The school year has started full force here in Austin, Texas. The pencils are sharpened, the supplies bought, and the first day has come and gone. It's likely your child has started to adjust to the regular schedule the school year brings.
Most of the time this is a period full of excitement and new beginnings. Your children and teens are likely excited to be reconnecting with friends, while anticipating what the upcoming year will bring to their academic, interpersonal, and social worlds.
Sometimes however, starting school can be a source of stress and anxiety for kids and their families. Children experiencing separation anxiety, social phobia and other academic or school related concerns may dread the start of another school year. If you have noticed that some of these issues are emerging in your family, then here are some tips that might help:
Sleep: Make sure kids and teens are back on a regular sleeping schedule. It is difficult for them to learn if they can hardly keep their eyes open. Some tips to help may be to add soothing music to their evening routine, story time, or even a small glass of milk if bed wetting is not an issue.
School Visits: Take advantage of open houses and meetings with the teacher. If possible, take a tour of your child's school especially if they are attending a new school. This will help your child feel less anxious and more comfortable with a new environment. It also allows you to communicate freely with your child's teacher to address any adjustment issues your child may be experiencing.
Talk to Your Children: Review any worries or fears that your child may have since school has started. Review the previous year and discuss the things that went well, and some of the things that your child struggled with. Listen with an open mind. This is a time to really hear your child. Encourage them to come up with their own solutions, and step in when they need guidance.
Plan for Specifics: Does your child have a learning disability, mental health concern, or psychosocial issue that needs to be addressed? Contact the school counselor, special education coordinator, or the child's teacher to come up with a plan. It is helpful to let the teacher know about IEP's, 504's or specific needs of your child, before there are issues that need to be addressed. It is best to start off with stakeholders in the know, so that your child gets their needs met immediately.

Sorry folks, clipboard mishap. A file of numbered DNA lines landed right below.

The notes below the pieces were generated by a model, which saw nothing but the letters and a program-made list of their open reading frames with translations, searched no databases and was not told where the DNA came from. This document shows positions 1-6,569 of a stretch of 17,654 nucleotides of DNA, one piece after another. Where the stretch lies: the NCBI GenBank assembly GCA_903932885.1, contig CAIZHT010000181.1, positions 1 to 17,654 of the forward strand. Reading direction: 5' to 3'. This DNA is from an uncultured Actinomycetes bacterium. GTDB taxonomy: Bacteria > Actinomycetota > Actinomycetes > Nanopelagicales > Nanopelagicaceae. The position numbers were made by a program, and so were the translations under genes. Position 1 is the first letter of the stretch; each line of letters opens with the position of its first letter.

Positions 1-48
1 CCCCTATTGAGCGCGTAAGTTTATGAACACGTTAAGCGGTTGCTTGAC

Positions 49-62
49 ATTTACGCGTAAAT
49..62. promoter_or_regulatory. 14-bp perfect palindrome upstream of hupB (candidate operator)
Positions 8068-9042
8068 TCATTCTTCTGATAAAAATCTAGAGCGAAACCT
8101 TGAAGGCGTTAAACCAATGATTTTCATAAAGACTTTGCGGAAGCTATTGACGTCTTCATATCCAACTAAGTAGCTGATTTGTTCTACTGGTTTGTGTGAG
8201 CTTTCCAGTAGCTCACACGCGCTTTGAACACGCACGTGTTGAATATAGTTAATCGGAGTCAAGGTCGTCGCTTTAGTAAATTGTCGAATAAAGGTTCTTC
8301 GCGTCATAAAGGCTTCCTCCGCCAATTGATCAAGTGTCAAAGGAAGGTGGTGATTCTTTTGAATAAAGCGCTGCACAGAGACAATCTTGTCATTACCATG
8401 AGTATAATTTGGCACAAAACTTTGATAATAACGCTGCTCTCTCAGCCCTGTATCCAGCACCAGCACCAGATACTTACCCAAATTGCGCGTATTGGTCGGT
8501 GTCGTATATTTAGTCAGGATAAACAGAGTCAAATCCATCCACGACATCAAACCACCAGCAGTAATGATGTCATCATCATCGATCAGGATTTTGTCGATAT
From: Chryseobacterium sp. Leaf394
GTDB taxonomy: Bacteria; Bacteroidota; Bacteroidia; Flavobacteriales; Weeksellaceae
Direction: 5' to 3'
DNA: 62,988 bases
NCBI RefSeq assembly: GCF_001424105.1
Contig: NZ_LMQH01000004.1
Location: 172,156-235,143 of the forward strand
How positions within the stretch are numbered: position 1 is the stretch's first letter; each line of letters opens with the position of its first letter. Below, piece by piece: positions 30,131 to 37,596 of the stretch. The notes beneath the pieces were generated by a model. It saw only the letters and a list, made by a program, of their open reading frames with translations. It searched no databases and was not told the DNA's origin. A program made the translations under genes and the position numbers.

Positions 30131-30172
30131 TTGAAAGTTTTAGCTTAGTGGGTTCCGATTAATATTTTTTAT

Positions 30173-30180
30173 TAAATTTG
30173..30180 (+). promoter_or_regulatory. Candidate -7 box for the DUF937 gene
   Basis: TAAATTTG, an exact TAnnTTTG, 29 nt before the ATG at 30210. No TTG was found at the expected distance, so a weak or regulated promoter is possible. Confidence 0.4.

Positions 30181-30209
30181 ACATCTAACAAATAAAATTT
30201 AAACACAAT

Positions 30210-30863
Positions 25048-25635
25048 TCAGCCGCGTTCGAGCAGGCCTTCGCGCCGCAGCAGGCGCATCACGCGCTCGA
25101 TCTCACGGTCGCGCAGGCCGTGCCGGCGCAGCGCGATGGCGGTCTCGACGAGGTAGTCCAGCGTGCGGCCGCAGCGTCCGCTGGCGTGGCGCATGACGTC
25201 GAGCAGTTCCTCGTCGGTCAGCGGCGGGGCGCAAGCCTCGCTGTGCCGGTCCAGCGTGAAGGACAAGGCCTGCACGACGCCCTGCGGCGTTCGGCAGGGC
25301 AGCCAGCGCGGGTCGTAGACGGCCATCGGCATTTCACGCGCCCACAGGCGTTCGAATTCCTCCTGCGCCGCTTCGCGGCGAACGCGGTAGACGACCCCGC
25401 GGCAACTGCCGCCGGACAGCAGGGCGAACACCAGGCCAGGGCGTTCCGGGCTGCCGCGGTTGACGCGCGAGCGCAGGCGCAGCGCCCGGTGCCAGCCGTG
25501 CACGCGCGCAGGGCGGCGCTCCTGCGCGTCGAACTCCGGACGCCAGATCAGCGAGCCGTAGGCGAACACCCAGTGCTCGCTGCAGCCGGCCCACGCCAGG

Counseling Plan: Does your child need counseling? The school counselor can help your child transition effectively into the school year, especially if they have had trouble in the past with getting bullied, making friends, getting into fights, or getting along with teachers. The school counselor can be a source of comfort and support. They can also come up with a plan to help your child thrive in school.
Role Play: Once a plan is in place to address immediate educational concerns, it may be beneficial to help strengthen your child's social and coping skills through role play. Is your child worried about getting lost? Practice looking at a map of the school, or asking for help from peers and adults. Is your child unsure of how to make friends? Review conversation starters, or discuss ways to connect with others. You can also teach them coping skills such as deep belly breathing, or counting to ten before reacting to upsetting situations. Those are just a few examples of how you might be able to help your child practice social and coping skills, but don't hesitate to practice a variety of skills with your child. If you aren't sure what to work on with your child, your counselor can help.
Bonnie King, Ph.D., LPC is a Licensed Professional Counselor at Counseling and Nature TherapyCenter, PLLC. She can be reached at firstname.lastname@example.org. You can learn more about counseling at www.counselingandnaturetherapy.com